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    If you honestly believe that you've never used a public bathroom with a transgendered person you are part of the problem in this state. If someone wants to cause people in the bathroom harm, do you honestly believe that little sign saying male or female makes a difference? This was an unnecessary part of a more discriminatory law. Why we're not talking about the rest of it and only focusing on where people pee is really and truly sad. If you're afraid a male living as a woman may be in the stall next to you, then use your private bathroom at your house before you leave. And to the GA stop saying this is to protect women and children. I'm not afraid of transgender people in the bathroom. I'm more afraid of the garbage y'all seem to find important and the junk y'all are passing these days. Get back to the business of running the state and doing what you were elected to do. Stop worrying about what people do in their private lives.

  • Sam Nada Sep 9, 8:52 a.m.
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    Nonsense. If the NCGA hadn't passed HB2 we wouldn't be talking about it. Blaming Charlotte is just another nutso deflection of where the real responsibility lies. There's no evidence that anyone has been endangered by the 100's of bathroom laws around the country, and no reason to believe Charlotte would be the exception. Why was there no debate or public discussion of HB2? Because it couldn't stand the test of rational scrutiny, and because the GOP wanted to sneak in other provisions that were much more important to them under the cover of the false pretense of protecting women and children. No one with an ounce of sense can fail to see through this absurdity. The right wingers aren't high on subtlety, any more than they could hide the racism in their voter ID laws and illegal gerrymandering. They're playing to the ignorant and the fearful, because that's their base, in order to serve the interests of the wealthy. Time to evict them.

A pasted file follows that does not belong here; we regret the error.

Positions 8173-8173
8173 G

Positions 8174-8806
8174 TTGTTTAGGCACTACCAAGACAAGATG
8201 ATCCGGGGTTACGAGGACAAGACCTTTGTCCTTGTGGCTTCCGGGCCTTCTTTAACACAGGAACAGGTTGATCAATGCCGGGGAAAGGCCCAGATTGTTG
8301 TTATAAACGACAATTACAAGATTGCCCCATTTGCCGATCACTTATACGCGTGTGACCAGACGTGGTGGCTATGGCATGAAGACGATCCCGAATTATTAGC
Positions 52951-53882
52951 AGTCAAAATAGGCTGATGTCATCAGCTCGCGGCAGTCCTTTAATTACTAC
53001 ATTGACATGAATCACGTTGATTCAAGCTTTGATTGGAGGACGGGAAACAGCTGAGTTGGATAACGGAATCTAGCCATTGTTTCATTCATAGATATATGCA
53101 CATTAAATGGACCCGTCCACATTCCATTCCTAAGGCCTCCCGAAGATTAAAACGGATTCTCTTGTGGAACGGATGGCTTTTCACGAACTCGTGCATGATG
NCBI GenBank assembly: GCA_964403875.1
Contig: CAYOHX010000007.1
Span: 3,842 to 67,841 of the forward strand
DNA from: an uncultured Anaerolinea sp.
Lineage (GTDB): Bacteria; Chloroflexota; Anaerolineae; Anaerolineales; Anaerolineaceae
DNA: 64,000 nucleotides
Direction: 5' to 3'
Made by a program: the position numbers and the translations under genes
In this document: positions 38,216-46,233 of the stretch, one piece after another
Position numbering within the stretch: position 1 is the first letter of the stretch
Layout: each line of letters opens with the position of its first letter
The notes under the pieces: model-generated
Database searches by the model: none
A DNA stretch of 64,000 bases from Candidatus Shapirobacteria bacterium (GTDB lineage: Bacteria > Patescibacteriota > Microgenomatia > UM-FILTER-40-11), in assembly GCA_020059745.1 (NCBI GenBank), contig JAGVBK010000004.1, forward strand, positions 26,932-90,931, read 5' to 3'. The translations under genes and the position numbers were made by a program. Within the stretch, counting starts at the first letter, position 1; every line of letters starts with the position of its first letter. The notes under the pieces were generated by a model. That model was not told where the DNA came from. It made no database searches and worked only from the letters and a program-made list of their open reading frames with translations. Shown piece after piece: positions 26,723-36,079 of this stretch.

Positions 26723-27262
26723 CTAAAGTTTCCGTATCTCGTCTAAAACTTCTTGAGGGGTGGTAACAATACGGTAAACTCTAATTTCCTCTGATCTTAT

• Amy Whaley Sep 8, 10:40 p.m.
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    Of course it is, however, it had to be defined because of the Charlotte ordinance that was forcing all businesses private and government, i.e. your local gym, pool house, camp grounds, etc to allow men who claimed to feel like a woman to use the women facilities. With the Charlotte ordinance, it would be real easy for the heterosexual, old, white man pedophile to follow his victim into the locker room and not be stopped because he can claim he "identifies" as a female. If the Charlotte City council hadn't passed such a ridiculous ordinance, we wouldn't be discussing HB2.

  • Amy Whaley Sep 8, 10:33 p.m.
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    So says you Sam.

  • Pete Muller Sep 8, 2:16 p.m.
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    Mr. Chen. Your claim that the SBI crime was taken away from Cooper because of poor management is false. Just because the RGA wants it, doesn't make it so. Move out of your fact free environment.

  • Betsy Sparks Sep 8, 10:19 a.m.
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    HB2 is an unenforceable law. There is no way to prove someone is violating the law, and there is no guidance on what to do if someone violates the law. It's a poor piece of legislation. That's what McCrory needs to understand. There are plenty of voters who want our elected officials to focus their time and money on legislation that actually accomplishes something.

  • Sam Nada Sep 8, 8:28 a.m.
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    Equal protection under the law for every citizen isn't "PC BS". It's one of the foundations of our society. If you think the objections to HB2 are merely PC and BS, you haven't read the law or understood why so many have such strong objections to it. But HB2 isn't the only reason not to vote for McCrory, it's just one in a long list.

  • Mary Meadows Sep 7, 11:17 p.m.
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    As a registered Democrst I can sum up my viewpoint on this very concisely : I will vote for McCrory at election time. I'm so sick of the PC BS.